First, as experience in the Netherlands and Nordic countries indicates, the cultivation of self-organising institutions and networks that are capable of delivering high quality public services requires decades of investment, as well as the appropriate cultural values, norms and an appropriate level of social capital. In other words, mutualist organisations will not be fostered and embedded within the course of a single parliament, but will require decades of investment and support to flourish in partnership with an ‘enabling state’. In order to generate alternative provision through the civic sphere, it is necessary not for the state to get out of the way, but to provide capacity and resources.
The second point is that mutualism in the public sector raises issues concerning equity similar to those posed by localism: how can equal access and quality of service be maintained nationally if there is much greater variation in how services are delivered locally? Left politics has traditionally been predicated on universality and uniformity, chiming with influential strands of opinion which express hostility towards ‘postcode lotteries’ in public services. Nonetheless, the only means of improving services in an age of austerity, enabling more citizens to experience and achieve excellence, may be precisely to tolerate greater variance in outcomes. But this remains heavily contested terrain for the left, at least in Britain and much of Northern Europe.
The third issue relates to the politicisation of mutualism as an approach to organisational reform in public services. While it is inevitable that mutualist ideas will be subject to contestation on both left and right, they require long-term investment beyond the lifetime of any single parliament or government. The importance of integrating mutualism into a long-term consensus incorporating the most basic institutions and values ought not to be understated. For the Labour party, it means reflecting on how institutional forms can be entrenched within the fabric of society, rather than swept away immediately in the wake of electoral defeat as may be the fate of Labour’s social reforms in the United Kingdom.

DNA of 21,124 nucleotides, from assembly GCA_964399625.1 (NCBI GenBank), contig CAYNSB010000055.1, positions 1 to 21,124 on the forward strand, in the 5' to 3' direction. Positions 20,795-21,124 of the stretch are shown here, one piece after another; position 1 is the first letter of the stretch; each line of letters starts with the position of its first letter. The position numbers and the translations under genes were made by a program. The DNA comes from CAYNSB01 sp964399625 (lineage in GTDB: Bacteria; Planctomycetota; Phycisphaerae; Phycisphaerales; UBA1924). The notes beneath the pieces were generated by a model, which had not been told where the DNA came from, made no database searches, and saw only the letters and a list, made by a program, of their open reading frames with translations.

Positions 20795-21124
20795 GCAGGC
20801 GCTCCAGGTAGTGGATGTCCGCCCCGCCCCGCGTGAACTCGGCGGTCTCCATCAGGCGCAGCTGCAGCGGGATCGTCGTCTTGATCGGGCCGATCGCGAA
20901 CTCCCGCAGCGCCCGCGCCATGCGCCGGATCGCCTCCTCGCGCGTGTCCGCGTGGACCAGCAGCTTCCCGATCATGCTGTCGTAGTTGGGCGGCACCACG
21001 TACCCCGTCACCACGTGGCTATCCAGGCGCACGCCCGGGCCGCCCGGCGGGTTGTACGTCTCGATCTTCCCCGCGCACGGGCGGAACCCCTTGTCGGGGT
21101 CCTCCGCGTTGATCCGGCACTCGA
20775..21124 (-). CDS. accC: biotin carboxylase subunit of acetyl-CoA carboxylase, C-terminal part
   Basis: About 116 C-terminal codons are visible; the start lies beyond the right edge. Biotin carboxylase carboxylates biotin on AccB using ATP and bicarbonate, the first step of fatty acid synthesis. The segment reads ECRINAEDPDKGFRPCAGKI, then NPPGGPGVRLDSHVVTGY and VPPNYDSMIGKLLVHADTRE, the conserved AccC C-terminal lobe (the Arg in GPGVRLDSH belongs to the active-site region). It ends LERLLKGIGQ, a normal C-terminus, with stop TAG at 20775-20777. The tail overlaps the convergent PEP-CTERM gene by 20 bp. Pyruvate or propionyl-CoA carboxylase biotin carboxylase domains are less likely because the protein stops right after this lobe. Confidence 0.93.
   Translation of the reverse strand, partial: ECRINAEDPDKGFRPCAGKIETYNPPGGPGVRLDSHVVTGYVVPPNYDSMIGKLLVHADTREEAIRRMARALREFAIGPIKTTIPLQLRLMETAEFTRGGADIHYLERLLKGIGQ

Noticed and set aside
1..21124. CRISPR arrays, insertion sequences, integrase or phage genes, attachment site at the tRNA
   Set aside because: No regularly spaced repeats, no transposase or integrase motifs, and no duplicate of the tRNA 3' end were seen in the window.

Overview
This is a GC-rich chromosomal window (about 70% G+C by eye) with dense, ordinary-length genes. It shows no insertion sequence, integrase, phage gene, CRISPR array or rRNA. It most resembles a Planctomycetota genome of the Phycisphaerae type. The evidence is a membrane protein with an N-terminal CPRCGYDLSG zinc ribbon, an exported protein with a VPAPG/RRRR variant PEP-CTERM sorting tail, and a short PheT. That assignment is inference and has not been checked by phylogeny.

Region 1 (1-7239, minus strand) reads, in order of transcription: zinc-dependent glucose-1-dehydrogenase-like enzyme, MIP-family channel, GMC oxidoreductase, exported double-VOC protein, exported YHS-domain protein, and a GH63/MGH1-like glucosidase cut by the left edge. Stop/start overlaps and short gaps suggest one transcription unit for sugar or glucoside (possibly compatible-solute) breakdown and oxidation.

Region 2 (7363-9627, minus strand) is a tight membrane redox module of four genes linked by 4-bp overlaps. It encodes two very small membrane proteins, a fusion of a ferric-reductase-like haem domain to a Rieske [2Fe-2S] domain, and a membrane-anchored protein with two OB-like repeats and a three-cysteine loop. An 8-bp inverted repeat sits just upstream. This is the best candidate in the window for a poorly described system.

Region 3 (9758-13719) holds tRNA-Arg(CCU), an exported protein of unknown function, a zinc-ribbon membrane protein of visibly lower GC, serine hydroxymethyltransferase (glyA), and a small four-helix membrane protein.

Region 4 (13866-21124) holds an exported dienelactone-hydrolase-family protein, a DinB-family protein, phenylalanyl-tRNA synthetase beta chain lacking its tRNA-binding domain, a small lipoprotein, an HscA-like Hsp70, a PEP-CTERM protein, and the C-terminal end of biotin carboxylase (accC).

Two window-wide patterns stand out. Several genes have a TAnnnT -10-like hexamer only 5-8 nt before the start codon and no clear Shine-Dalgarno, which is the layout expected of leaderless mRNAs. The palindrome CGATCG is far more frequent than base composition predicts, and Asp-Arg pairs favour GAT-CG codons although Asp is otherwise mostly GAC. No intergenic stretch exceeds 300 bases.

Research carried out in May 2011 for Policy Network showed that the majority of citizens in Europe had lost faith both in markets and the state. They recoiled against the behaviour of financial markets and the banks in the aftermath of the global crash, but they were also concerned about the state’s capacity to uphold and defend the public interest. Politicians, therefore, cannot respond to the crisis by simply reasserting the state’s capacity to ‘command and control’. Public service mutuals, owned and shaped by employees and users, could be part of the solution.
Patrick Diamond is a senior research fellow at Policy Network and a Visiting Fellow of Nuffield College, Oxford
What Mutualism Means for Labour
is published by Policy Network http://www.policy-network.net